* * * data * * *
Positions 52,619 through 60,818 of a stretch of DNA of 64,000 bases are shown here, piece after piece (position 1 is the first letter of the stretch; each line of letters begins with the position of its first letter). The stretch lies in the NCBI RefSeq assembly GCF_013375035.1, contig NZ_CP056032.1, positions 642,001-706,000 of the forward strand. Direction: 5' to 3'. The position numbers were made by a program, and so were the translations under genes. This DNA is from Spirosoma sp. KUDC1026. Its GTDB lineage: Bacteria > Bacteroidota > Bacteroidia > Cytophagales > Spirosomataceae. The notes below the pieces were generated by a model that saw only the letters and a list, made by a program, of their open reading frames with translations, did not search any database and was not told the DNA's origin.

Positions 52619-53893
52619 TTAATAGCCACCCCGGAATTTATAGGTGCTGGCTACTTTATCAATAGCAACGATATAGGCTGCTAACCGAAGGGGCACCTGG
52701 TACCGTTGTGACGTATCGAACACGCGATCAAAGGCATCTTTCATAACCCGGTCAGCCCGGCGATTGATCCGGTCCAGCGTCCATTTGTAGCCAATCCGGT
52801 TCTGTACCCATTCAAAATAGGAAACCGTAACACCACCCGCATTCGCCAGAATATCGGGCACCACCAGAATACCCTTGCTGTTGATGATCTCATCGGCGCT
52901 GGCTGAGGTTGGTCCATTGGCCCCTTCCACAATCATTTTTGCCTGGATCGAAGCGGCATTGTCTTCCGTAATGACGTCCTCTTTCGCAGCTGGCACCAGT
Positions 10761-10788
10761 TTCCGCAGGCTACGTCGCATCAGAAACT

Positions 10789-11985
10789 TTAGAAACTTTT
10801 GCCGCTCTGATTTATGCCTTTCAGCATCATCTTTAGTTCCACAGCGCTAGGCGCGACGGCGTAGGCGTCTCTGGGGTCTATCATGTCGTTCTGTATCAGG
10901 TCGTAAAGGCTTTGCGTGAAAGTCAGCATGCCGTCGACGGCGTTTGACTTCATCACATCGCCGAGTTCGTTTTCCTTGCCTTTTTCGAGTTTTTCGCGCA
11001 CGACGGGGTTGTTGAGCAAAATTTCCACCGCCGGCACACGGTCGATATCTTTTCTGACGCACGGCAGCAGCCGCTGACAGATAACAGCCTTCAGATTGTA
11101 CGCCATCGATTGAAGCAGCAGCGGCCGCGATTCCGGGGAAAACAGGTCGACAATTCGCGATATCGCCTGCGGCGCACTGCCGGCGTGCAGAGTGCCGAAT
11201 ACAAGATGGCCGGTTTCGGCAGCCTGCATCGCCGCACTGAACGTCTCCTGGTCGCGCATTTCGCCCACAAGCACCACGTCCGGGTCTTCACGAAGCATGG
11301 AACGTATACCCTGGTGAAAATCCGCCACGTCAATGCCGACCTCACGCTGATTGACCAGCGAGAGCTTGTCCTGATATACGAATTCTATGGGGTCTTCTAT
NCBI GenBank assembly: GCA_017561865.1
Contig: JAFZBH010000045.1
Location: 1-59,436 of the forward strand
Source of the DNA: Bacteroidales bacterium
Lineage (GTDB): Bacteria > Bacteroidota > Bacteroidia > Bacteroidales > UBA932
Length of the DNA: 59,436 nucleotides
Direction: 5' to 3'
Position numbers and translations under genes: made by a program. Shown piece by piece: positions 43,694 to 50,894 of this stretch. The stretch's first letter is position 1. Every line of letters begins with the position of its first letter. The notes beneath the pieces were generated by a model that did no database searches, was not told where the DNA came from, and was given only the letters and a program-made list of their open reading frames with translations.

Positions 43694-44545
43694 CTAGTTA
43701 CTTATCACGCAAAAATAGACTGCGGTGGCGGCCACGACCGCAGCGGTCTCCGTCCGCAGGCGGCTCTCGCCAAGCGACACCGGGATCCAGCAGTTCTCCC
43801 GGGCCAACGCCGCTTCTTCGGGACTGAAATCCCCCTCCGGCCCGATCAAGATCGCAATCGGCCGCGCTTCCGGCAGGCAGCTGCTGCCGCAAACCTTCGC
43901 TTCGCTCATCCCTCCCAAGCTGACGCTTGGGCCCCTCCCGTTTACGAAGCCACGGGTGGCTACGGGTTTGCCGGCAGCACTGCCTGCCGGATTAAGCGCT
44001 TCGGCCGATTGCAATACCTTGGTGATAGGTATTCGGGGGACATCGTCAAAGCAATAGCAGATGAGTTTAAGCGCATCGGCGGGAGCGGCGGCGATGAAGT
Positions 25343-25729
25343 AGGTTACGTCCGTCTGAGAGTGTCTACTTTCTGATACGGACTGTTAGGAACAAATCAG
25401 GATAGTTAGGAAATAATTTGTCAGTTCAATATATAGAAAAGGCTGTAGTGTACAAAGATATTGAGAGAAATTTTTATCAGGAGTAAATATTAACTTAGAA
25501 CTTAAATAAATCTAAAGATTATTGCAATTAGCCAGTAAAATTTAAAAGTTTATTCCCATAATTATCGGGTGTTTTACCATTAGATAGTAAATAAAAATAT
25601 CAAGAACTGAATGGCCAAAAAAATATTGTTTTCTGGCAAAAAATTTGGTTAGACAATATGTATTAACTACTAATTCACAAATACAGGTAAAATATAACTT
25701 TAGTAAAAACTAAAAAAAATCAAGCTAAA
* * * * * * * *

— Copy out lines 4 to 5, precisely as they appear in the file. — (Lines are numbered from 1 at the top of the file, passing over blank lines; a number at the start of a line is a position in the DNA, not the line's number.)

52701 TACCGTTGTGACGTATCGAACACGCGATCAAAGGCATCTTTCATAACCCGGTCAGCCCGGCGATTGATCCGGTCCAGCGTCCATTTGTAGCCAATCCGGT
52801 TCTGTACCCATTCAAAATAGGAAACCGTAACACCACCCGCATTCGCCAGAATATCGGGCACCACCAGAATACCCTTGCTGTTGATGATCTCATCGGCGCT